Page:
Springfield voters on April 9 taught School District 186 a lesson. The district needed a better board, they believed, and they made their point by electing a slew of new members.
But what, exactly, are these board members expected to be better at? They start their new jobs with the usual confused mandate. Some were elected to reverse the closing of the Capital College Preparatory Academy, some to press for more transparent decision-making, some just to be nicer to each other.
However worthy these things are, none has much to do with the board’s principal responsibilities, which are 1) to oversee improvements in day-to-day management of the district’s affairs; 2) oversee improvements in its own affairs; and 3) recruit a more capable superintendent to replace Dr. Walter Milton.
Let us assume that the board finds a successor who promises to be brilliant at managing the money, the paperwork, the contracts. Let us also assume that the board convinces this paragon that they are people he or she can work with productively. That will give Springfield a better school district, but not necessarily better schools. It shouldn’t need saying – and it wouldn’t in a country whose public culture was not infected with the private corporate model – but managing the administrative machinery of a public school system is very different from managing a teaching staff. Teaching is not manufacturing. Kids are not raw materials, and learning is not a product. It is a process, or rather many processes. A good super must know what works for different kinds of kids at different ages and talents, and be able to recruit, motivate and organize a staff capable of making it work in classrooms.
Presumably it was Milton’s credentials as an educational visionary that got him his job in Springfield, because his weaknesses as an administrator were well known. (I later criticized the old board for its apparent inattention to Milton’s administrative failings; see “Board games,” Feb. 28, 2012.) But the old board apparently exercised less than due diligence in vetting those credentials as well. One of his exciting new ideas was a discredited old one. Milton proposed to offer high schoolers incentives beyond good grades to perform in the classroom, a stratagem that had already been tried in more wide-ranging and intensive form in many districts, including Chicago. (See Trusting to miracles, Sept. 9, 2010.) The incentives didn’t incent, but no one then on the board seemed to know that.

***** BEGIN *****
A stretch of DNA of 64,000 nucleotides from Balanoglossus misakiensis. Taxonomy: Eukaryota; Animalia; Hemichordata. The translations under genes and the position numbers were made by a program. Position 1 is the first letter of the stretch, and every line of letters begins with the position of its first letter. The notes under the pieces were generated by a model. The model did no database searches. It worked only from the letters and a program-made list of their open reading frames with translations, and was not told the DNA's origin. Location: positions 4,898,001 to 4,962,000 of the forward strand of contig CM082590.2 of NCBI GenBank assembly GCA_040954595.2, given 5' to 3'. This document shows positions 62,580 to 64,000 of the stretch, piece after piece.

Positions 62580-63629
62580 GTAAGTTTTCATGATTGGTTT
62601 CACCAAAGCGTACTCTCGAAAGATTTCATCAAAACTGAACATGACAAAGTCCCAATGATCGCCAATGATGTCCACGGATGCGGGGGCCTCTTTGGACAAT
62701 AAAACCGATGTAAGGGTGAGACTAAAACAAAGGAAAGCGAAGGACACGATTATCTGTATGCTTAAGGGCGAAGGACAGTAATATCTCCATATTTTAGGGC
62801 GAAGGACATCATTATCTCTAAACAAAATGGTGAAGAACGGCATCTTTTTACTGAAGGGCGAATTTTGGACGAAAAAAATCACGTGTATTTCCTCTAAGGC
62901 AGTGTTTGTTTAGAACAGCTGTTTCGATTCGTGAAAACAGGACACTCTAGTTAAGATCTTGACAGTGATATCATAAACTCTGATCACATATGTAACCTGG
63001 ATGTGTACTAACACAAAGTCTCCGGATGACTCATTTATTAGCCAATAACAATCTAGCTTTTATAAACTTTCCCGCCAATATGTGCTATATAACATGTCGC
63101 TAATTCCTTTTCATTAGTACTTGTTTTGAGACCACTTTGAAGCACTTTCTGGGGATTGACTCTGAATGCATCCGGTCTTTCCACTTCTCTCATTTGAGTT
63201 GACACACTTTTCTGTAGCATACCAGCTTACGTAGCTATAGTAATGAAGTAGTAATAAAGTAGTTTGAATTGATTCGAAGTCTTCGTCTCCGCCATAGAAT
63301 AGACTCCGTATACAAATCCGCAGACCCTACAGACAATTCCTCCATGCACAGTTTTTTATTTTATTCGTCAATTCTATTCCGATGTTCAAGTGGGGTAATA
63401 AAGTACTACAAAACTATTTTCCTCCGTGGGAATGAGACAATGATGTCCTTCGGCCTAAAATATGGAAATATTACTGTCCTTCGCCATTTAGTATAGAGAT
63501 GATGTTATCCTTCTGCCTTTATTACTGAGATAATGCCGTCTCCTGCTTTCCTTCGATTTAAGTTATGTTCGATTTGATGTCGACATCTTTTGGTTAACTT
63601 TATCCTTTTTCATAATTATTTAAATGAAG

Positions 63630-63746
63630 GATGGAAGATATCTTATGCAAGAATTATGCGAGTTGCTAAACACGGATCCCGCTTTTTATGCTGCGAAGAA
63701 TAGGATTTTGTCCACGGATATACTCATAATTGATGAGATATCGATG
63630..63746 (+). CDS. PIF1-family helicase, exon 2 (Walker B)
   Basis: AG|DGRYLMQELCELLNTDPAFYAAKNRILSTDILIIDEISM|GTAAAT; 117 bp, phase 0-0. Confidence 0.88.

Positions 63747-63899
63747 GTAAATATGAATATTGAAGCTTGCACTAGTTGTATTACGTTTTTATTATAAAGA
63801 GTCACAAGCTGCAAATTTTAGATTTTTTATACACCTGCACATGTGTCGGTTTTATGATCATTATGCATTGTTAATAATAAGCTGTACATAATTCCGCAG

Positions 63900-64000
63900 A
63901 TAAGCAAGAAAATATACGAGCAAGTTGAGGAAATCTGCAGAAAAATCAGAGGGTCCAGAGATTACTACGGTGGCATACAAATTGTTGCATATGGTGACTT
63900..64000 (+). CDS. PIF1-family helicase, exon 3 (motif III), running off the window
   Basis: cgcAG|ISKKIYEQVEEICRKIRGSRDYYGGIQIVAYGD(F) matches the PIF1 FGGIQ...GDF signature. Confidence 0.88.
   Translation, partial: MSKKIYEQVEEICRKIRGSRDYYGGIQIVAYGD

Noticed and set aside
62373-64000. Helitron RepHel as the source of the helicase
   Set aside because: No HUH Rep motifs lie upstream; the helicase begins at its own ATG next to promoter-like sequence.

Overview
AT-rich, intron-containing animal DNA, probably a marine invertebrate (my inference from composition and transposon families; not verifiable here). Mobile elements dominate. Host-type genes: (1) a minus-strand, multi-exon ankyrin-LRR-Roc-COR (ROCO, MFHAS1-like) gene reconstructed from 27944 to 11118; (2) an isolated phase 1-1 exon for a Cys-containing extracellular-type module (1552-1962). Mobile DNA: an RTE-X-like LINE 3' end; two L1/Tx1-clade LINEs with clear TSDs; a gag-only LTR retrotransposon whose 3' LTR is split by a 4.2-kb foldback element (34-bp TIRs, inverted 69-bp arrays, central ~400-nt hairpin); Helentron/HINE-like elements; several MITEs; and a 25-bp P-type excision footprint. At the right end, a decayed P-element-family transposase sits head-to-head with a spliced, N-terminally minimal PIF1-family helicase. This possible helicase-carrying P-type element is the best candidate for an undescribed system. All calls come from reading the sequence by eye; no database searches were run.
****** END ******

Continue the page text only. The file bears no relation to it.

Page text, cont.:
Heaven protect the schoolchildren of Springfield from superintendents with visions, because most boards are not equipped to do it. A candidate’s formal credentials aren’t worth the sheepskin they’re printed on; having an Ed. D. merely proves that one wanted an Ed. D. badly enough to get one. Nor can you take a job applicant’s word for his accomplishments. I don’t dare suggest they lie, but a quarter million a year in pay and benefits would tempt anyone to tell a search committee only the convenient part of the truth. Most veteran superintendents can boast of successes under their leadership – in a school or two, for a year or two. But the sad fact is that no superintendent has found the way to fundamentally improve a sizeable public district like Springfield’s with lots of kids who come to school unable, uninterested and unwilling to learn.
Ordinarily, I would argue that lay board members of any organizations should leave professional matters to the professionals. The problem in education is there is no professional canon of practice. Well-schooled superintendents cannot be assumed to know how to fix an injured school the way a well-schooled surgeon knows how to fix a hernia. It isn’t that no one quite agrees on what works in the classroom, but that no one knows how to reliably make what works work in every American classroom.
Superintendents work for boards of education, but they must also work with unions, parents, veteran teachers, textbook publishers, state and federal bureaucrats and consultants. Every one of these groups has hitched up its hobbyhorse – be it merit pay, class-based mixing, smaller classes, better pay (distinct from better teachers), computers, standardized testing or charter schools – to pull public schools in this direction or that. Most of these reforms range from faddish to foolish, and advocates continue to push them even after study after study refutes their claims to be effective.
So, all the new board has to do is find and hire a new superintendent who is aware of and committed to reforms of proven efficacy, and to protect him or her from subversion by powerful interest groups, each of which is convinced that everyone but them needs to change in order to make the schools better. Easy – except that there is no one to protect the board members themselves from disenchanted voters when their terms expire. Is it possible that what public schools need is not new board members, but new kinds of boards?
Contact James Krohe Jr. at email@example.com.